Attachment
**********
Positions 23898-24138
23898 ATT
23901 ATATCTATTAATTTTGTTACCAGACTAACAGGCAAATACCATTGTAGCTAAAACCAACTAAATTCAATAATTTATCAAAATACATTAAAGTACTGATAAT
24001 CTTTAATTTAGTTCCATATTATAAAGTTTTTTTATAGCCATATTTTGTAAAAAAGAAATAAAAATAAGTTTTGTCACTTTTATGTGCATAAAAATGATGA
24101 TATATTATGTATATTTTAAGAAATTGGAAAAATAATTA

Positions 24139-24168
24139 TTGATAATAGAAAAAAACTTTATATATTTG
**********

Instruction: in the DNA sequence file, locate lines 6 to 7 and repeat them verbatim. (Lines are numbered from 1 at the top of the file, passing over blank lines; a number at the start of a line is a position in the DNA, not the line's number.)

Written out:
Positions 24139-24168
24139 TTGATAATAGAAAAAAACTTTATATATTTG